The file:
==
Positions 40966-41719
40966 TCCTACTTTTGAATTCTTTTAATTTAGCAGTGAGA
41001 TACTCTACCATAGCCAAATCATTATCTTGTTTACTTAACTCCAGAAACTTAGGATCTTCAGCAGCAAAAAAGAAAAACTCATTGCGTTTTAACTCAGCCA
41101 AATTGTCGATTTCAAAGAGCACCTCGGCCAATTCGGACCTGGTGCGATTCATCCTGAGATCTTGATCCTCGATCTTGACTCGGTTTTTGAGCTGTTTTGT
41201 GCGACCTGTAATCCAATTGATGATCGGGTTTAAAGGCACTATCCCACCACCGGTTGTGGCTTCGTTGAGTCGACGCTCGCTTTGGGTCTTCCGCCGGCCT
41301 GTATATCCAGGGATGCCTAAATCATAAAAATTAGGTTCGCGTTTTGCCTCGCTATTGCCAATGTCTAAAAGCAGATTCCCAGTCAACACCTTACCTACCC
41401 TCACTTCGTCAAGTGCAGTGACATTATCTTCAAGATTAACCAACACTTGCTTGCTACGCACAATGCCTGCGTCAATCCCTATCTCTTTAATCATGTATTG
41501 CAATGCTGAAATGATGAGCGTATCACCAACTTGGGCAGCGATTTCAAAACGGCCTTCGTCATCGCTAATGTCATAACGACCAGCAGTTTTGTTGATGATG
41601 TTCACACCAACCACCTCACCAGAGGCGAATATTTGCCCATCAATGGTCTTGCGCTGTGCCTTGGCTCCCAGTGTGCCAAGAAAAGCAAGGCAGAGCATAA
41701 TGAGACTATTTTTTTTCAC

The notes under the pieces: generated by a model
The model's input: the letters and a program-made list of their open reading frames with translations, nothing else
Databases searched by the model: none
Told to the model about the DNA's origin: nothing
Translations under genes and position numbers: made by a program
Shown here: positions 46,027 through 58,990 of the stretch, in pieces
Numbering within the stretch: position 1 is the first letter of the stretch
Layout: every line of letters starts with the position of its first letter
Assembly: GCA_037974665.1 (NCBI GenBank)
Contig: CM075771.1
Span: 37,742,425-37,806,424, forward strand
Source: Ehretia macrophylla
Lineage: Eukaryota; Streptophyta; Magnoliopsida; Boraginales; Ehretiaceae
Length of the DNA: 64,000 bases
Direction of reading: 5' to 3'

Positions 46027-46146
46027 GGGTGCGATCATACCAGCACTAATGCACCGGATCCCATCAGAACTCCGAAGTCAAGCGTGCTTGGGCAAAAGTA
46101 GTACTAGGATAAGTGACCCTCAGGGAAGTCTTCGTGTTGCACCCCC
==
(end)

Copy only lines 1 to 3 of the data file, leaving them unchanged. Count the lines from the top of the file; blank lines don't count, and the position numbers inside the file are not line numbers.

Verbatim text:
Positions 40966-41719
40966 TCCTACTTTTGAATTCTTTTAATTTAGCAGTGAGA
41001 TACTCTACCATAGCCAAATCATTATCTTGTTTACTTAACTCCAGAAACTTAGGATCTTCAGCAGCAAAAAAGAAAAACTCATTGCGTTTTAACTCAGCCA